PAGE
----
New Year’s Traditions in China: Nian and Chinese New Year5 min read
In many countries around the world, New Year’s Day is celebrated on January 1st with fireworks and festivities with family / friends the evening before.
But this is not the only type of New Year’s celebration and not everyone celebrates on January 1st.
In some articles, we’ll look at New Year’s traditions from around the world to understand the way different cultures celebrate the year to come.
Have you ever wondered why Chinese people display red items and set off fireworks during the Chinese New Year?
One of the oldest traditions still celebrated today is Chinese New Year, which is believed to have originated around three millennia ago during the Shang Dynasty.
Yes, historically there was a semi-mythological dynasty before it, but from a historical point of view it could be argued the Shang Dynasty was the first real dynasty of China.
In short, It was Bronze Age China at its known best, with a benevolent ruler, ready military, and a series of innovations to life and Chinese culture.
At present, there is no agreement amongst scholars regarding the period during which the Shang Dynasty was in power, and the range of dates for its founding is between 1760 and 1520 BC, whilst its fall is believed to have occurred somewhere between 1122 and 1030 BC.
The Shang Dynasty was eventually succeeded by the Zhou Dynasty, but this is another story.
Well, the Chinese New Year, called also Spring Festival, began as a way of celebrating the new beginnings of the spring planting season, but later it became connected with myth and legend.
The New Year was likely the start of preparations for a new growing season and the whole purpose, in history, of creating a calendar or keeping track of time was not by chance to facilitate agriculture, as It was important to know when to till the soil and sow the seeds.
However, the ancient Chinese calendar also functioned as a religious, dynastic and social guide.
According to the legend, the beginning of Chinese New Year started with the fight against a mythical bloodthirsty beast called Nian (now, not by chance, the Chinese word for “year”), who had the body of a bull and the head of a lion and preyed on villages every New Year.
It was said to be a ferocious animal that lived in the mountains and hunted for a living and, towards the end of Winter when there was nothing to eat, Nian would come to the villages to eat livestock, crops, and even villagers, especially children.
To protect themselves, the villagers would put food in front of their doors, as It was believed that after the Nian ate the food they prepared, it wouldn’t attack any more people.
However they would live in terror over the Winter, but over time they learned that the ferocious Nian was afraid of three things: the colour red, fire, and noise.
Thus, when the New Year was about to come, they took to decorating their homes with red trimmings, burning bamboo, and making loud noises.
The ruse worked, and the bright colors and lights associated with scaring off Nian eventually became integrated into the customs that are still seen today.
But, in any case, from then on, Nian never came to the village again.
As story goes, Nian was eventually captured by Hongjun Laozu, an ancient Taoist monk, and he became his mount.
After he was captured, everyone had a big celebration and the ritual involved in banishing him was repeated the following year, and then passed down from generation to generation, and the custom of celebrating New Year with firecrackers, noise, and the colour red has persisted still today.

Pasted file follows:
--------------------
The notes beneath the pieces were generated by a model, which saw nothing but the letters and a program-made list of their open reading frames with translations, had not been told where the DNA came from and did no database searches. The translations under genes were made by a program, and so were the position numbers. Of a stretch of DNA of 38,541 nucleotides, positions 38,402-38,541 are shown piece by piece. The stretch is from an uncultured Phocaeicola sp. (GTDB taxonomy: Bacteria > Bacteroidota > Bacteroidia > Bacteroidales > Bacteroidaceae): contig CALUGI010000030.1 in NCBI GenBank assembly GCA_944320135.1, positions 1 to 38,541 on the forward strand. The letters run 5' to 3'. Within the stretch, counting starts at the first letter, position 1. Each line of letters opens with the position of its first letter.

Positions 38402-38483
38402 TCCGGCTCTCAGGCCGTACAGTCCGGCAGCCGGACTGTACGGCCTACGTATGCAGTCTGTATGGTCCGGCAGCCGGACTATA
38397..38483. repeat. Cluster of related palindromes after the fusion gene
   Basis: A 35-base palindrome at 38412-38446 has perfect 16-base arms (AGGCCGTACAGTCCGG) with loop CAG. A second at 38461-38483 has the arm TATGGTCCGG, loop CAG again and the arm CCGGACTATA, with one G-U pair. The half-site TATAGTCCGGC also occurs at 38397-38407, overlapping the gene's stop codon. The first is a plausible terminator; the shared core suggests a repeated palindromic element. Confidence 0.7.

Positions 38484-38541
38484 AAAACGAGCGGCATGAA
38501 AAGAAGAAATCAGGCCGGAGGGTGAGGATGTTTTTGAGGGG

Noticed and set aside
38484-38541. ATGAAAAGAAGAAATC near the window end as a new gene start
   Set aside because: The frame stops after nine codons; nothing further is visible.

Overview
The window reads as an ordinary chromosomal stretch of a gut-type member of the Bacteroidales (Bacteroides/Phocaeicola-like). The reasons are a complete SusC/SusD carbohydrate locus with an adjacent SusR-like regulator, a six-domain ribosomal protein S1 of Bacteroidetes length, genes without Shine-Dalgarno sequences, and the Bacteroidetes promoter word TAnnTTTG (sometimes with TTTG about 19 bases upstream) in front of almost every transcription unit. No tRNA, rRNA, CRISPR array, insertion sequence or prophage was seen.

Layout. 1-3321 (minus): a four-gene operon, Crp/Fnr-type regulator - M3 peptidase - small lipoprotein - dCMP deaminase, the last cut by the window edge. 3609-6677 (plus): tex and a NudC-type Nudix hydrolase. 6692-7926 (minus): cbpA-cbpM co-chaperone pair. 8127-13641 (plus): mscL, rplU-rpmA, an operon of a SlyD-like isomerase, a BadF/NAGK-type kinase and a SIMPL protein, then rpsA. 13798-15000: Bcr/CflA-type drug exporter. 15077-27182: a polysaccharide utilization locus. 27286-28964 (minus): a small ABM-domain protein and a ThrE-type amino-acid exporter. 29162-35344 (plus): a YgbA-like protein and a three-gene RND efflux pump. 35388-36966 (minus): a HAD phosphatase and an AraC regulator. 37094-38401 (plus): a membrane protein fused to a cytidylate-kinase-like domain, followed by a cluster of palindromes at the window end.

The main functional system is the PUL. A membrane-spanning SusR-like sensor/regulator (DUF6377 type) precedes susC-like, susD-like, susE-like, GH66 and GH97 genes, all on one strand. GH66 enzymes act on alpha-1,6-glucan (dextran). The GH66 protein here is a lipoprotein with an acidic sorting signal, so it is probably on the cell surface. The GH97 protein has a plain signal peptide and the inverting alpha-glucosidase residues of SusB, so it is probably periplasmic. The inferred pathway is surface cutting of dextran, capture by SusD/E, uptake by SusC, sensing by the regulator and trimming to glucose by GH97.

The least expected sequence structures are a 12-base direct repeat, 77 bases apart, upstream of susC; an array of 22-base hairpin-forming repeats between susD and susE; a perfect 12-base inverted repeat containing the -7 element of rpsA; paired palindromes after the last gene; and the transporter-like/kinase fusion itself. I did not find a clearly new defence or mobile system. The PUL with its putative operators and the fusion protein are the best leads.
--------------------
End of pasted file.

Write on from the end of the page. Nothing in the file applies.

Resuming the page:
Festivities are now celebrated with food, families, lucky money usually in a red envelope, and many other red things for good luck.
Lion and dragon dances, drums, fireworks, firecrackers, and other types of entertainment fill the streets on this day, and many modern-day celebrations trace back to the legendary story of Nian, with windows and doors decorated with red colour paper-cuts with popular themes of “good fortune” or “happiness”, “wealth”, and “longevity.”
Red is the predominant colour used in the New Year celebrations. It is the emblem of joy, and also symbolizes virtue, truth and sincerity.
It is also a traditional practice to light fireworks, burn bamboo sticks and firecrackers and to make as much noise as possible to chase off the evil spirits.
Other customs include honouring one’s elders, which involves visiting the oldest members of the families.
Often, the evening preceding Chinese New Year’s Day is an occasion for Chinese families to gather for the annual reunion dinner. It is also traditional for every family to thoroughly cleanse the house, in order to sweep away any ill-fortune and to make way for good incoming luck.
In many cities, there are performances and dances which have been in existence for thousands of years, such as the royal heaven worshipping ceremony which was performed by emperors throughout history in Beijing to pray for the peace and prosperity of the country.
But, since Chinese New Year is still based on a lunar calendar that dates back to the second millennium BC, the date changes every year and the holiday typically falls in late January or early February, on the second new moon after the winter solstice.
While the western Gregorian calendar is based on the earth’s orbit around the sun, China and most Asian countries use the lunar calendar that is based on the moon’s orbit around the earth.
Each year is associated with one of twelve zodiacal animals: the rat, ox, tiger, rabbit, dragon, snake, horse, goat, monkey, rooster, dog or pig.
Images from web – Google Research